public string doLogin(string library, string
user, string password)
Login with the given user/password pair.
public Profile[] search(string dst, string lib,
string docnum, string author, string name,
string type, string[] words)
public Profile[] advancedSearch(string dst,
string lib, string form, ProfileField[] sc,
string[] words, string[] rp, ProfileField[] ord)
Perform full-text and metadata search. The
advanced version allows a variable number
of name/value pairs in input (the
ProfileField structure array). Search criteria
can be freely mixed.
public byte[] getDocument(string dst, string
lib, string docnum, string ver, string subver)
Document check-out.
public string putDocument(string dst, string
lib, string docname, string author, string
typist, string type, string app, byte[] data)
public string advancedPutDocument(string dst,
string lib, string form, ProfileField[] fields,
byte[] data)
public void putVersion(string dst, string lib,
string docnum, string ver, string author, string
typist, string comment, byte[] data)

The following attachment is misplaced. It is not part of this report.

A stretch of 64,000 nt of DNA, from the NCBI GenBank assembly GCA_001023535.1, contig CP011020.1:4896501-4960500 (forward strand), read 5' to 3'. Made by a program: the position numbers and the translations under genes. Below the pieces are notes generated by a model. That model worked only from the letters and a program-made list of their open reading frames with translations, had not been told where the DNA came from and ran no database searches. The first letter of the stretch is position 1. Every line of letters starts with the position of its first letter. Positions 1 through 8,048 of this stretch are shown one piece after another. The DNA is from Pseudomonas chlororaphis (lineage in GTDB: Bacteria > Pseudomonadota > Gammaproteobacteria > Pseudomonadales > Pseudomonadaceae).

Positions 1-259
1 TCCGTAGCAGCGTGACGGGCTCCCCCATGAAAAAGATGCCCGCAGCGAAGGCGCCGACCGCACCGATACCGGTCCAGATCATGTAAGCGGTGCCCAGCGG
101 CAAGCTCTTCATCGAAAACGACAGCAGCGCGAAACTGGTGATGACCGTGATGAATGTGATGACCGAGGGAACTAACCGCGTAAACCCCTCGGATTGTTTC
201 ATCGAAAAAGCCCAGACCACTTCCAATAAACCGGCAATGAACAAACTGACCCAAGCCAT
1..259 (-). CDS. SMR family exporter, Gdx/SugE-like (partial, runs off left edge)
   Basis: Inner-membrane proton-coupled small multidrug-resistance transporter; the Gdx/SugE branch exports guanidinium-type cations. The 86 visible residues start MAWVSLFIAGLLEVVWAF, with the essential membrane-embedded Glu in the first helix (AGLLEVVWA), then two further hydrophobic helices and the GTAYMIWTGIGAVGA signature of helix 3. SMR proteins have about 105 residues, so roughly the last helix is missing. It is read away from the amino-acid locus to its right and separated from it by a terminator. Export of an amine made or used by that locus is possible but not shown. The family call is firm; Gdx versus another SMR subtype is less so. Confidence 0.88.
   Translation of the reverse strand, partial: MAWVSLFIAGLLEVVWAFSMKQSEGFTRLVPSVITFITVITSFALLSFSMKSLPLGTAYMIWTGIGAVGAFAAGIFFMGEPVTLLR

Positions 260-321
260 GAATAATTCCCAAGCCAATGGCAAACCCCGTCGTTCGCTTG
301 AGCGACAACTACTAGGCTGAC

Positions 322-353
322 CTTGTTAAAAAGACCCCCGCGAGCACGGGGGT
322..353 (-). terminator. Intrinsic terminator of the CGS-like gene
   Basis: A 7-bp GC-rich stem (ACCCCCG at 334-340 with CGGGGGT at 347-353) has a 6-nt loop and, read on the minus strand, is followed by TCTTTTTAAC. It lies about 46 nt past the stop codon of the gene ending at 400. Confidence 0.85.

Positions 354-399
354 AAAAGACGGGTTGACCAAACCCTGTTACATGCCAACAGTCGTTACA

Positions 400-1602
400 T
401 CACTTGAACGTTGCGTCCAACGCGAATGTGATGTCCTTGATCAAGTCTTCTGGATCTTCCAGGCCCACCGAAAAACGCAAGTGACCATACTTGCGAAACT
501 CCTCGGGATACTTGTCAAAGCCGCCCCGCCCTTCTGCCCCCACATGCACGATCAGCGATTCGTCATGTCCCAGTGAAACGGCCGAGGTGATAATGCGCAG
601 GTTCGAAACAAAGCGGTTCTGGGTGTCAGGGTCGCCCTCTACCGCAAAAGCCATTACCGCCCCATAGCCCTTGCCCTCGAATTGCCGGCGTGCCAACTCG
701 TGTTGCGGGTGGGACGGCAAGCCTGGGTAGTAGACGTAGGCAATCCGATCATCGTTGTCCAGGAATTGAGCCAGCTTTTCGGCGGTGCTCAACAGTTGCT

public void replaceVersion(string dst, string
lib, string docnum, string ver, string subver,
byte[] data)
Document check-in. The first two functions
create a new document. This implies the
creation and filling of a new metadata
entry, together with actual file transfer.
The third function creates a new
version, filling the comment and author
fields in version metadata (almost a
standard). The last one replaces an existing
public void deleteDocument(string dst, string
lib, string docnum, bool delProf)
public void deleteVersion(string dst, string
lib, string docnum, string ver, string subver)
Document deletion (including all
versions) and version deletion (including all
public void updateProfile(string dst, string
lib, string docnum, string docname, string
author, string typist, string type, string app)
public void advancedUpdateProfile(string dst,
string lib, string form, string docnum,
ProfileField[] fields)
Metadata editing, and advanced version.
ICE-B 2007 - International Conference on e-Business
Document/version editing - Since file editing
can’t be performed in-place, it requires document
download (check-out), local editing, and upload of
the modified copy (check-in); this typically leads to
the creation of a new version, but version
replacement is possible as well. Metadata may be
directly edited with ad-hoc functions, but it most
often changes as part of a file updating process.
Document/version deletion - Deleting one
version determines the erasure of all its subversions;
deleting an entire document results in the erasure of
all its versions. In either case, the deletion includes
both physical files and database entries.
Metadata/fulltext search - Users rarely need a
specific document, and hardly ever know the exact
id; instead, they often look for documents talking